WASHINGTON — It was a night when the crowd considered anyone wearing purple to be the enemy — even loveable actress Julia-Louis Dreyfus.
Facing No. 25 Maryland on a court that was anything but neutral, Northwestern added another milestone in an already magical season.
Scottie Lindsey and Vic Law each scored 17 points, and Northwestern pulled off a 72-64 upset Friday night to earn a berth in semifinal round of the Big Ten Tournament for the first time in school history.
Down by 10 points early in the second half, the Wildcats (23-10) took control with a 20-2 run that all but silenced an arena that earlier produced the loudest cheers of the first Big Ten Tournament held in the nation’s capital.
“With their crowd going crazy, we could have easily just said, ‘Oh, let’s just pack it in. Let’s just go home and hope we make the tournament,'” Law said. “But we’re playing for something better. We’re playing for our name and for the Big Ten Tournament title.”
Having already defeated Rutgers and No. 3 seed Maryland, Northwestern on Saturday will face second-seed Wisconsin, a 70-60 winner over Indiana.
Though this was technically considered to be a neutral court, Maryland (24-8) enjoyed many of the benefits of playing at home following a double bye to start the tournament.
Not only is the Verizon Center a mere 10 miles from the Terrapins’ home court, but Maryland previously played at this arena this season, beating Georgetown in November.
Much more significant: A vast majority of the fans in the biggest crowd of the week wore red and cheered very loudly for the Terrapins, who were in their home white uniforms.
During a timeout, the scoreboard focused on Louis-Dreyfus, whose son Charlie Hall plays for Northwestern. The crowd booed lustily.
“It’s all in fun. Good intentioned, I think,” Hall said. “Didn’t bother me too much. And we got the win, which is really the important thing, so I guess the Hall family wins in the end.”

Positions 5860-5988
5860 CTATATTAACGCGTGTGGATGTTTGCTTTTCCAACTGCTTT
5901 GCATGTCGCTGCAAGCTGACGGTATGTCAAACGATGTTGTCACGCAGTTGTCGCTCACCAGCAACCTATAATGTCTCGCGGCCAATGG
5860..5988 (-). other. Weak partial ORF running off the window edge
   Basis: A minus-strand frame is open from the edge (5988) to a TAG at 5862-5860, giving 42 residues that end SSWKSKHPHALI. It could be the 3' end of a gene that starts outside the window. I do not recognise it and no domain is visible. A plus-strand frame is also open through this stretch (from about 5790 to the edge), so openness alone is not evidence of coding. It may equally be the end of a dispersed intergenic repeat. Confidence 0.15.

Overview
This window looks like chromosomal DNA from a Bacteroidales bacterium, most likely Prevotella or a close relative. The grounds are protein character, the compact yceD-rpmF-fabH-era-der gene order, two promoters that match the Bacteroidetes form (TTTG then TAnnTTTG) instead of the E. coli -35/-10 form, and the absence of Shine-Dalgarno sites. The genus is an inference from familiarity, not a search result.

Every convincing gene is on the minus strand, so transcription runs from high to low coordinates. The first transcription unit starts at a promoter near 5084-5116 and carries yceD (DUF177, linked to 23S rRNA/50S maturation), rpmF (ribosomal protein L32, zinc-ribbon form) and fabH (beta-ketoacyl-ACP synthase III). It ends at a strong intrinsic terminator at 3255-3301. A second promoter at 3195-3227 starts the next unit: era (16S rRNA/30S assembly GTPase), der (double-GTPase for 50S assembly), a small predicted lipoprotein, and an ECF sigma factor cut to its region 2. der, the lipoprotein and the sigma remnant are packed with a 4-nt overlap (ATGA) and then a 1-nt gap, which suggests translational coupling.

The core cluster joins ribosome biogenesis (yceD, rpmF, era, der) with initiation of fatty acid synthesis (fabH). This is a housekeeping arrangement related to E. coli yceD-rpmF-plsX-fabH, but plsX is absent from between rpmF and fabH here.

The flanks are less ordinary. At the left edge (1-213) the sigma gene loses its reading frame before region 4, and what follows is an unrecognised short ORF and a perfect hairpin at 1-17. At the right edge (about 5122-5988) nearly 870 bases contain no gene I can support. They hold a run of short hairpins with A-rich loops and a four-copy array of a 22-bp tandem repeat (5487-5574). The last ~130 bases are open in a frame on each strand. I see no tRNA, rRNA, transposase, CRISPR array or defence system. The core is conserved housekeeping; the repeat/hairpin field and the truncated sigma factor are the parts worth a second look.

In spite of the backing of the crowd, the proximity to their own arena and their earlier win over Northwestern, the Terps fizzled when it counted.
“We had a good crowd there. That was the best I’ve seen them all year,” Maryland guard Melo Trimble said. “Unfortunately, we lost. But we have another week to prepare for a bigger tournament.”
In spite of the loss, the Terrapins will be headed to the NCAA Tournament. So will Northwestern, which has already set a school record for wins in a season.
“I don’t really think that we realize what we’re doing right now,” Lindsey said. “I think, you know, after the season, a couple years down the road, we’ll realize what we’ve done, what we’ve accomplished.”
After opening the second half with eight straight points to take a 44-34 lead, Maryland went 1 for 7 with six turnovers over an eight-minute span while being outscored 20-2. Lindsey scored seven points during the run and Bryant McIntosh contributed five points.
Maryland went nearly 6½ minutes without scoring until freshman Anthony Cowan ended the drought with a 3-pointer from the right corner with 7:02 to go.
The Terrapins closed to 56-53 but simply couldn’t keep pace with the Wildcats, who outscored Maryland 38-20 over the final 16 minutes.
Trimble scored 20 points for the Terrapins, but committed six turnovers. Freshman Kevin Huerter had 19 points and Cowan added 13.
Northwestern: The Wildcats keep surprising people and basketball teams. They’re making a strong case to receive a decent seed in the NCAA Tournament.
Maryland: A disappointing defeat leaves the Terrapins hoping the selection committee won’t treat them too rudely when drawing up the brackets Sunday night.
Northwestern: The Wildcats beat Wisconsin on the road last month.
Maryland: The Terps will next play in the NCAA Tournament.
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